Newell, now in his eighth year with the Executive Committee, chaired the USGA Rules of Golf Committee for five years from 2013 to 2017. During that time, he has been a leading force behind the USGA’s joint initiative with The R&A to modernize golf’s Rules. He also chaired the USGA Handicap Committee and spent four years as co-chair of the USGA/R&A initiative that led to the development of the new World Handicap System, which is scheduled to debut in 2020.


I grew up playing public courses with my friends, and long ago fell in love with the joy of playing this fun game with great friends in a beautiful outdoor setting. I began playing regularly right around the time my youngest son became interested in learning to play, and attending a golf camp together was a key moment for both of us. I quickly became a real golf “addict” – not only in playing with the same group every Saturday morning — and every other time I could — but also in watching the game and reading about its rules and history. I was lucky to have the chance to volunteer with the USGA Executive Committee many years ago, and as a “regular” golfer it’s been exciting and rewarding to have the chance to focus on how to make golf as great as possible for every golfer and every aspect of the game.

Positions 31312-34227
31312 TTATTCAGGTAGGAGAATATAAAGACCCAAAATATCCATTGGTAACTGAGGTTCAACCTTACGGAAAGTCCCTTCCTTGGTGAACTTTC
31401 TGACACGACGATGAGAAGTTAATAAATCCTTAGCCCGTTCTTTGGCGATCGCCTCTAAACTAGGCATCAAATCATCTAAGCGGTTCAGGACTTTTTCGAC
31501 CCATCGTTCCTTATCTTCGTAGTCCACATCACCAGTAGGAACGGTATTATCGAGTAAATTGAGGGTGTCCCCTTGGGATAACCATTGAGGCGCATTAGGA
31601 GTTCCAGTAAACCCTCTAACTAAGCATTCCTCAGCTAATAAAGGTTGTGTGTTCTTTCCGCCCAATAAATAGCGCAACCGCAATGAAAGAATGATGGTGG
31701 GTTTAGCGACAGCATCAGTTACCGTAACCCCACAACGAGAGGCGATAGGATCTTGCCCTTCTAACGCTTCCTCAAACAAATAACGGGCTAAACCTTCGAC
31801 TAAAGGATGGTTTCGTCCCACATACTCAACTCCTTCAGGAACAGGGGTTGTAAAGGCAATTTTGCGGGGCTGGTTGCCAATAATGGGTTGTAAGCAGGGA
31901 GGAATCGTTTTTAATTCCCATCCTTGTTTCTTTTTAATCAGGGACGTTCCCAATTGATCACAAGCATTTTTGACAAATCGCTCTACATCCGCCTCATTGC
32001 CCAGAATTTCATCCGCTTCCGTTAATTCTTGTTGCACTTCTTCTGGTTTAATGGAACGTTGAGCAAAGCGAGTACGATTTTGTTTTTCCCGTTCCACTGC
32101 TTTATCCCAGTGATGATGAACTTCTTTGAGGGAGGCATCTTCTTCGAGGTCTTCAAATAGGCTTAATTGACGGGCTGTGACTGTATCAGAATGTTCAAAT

You wake up in the morning — what’s the driving passion?

To do better than the day before in working together as a team. What drives me is to help pull people together to ask hard questions and thoroughly examine every aspect of a problem, to reach a real consensus of understanding about the facts and perspectives and the opportunities for improvement, and to agree on and implement real solutions in a real time way. I’m grateful for the opportunity to serve the game and champion our USGA staff’s work to lead, grow and sustain our sport during this exciting time in golf’s evolution. I believe our collective focus on ensuring its future has never been stronger.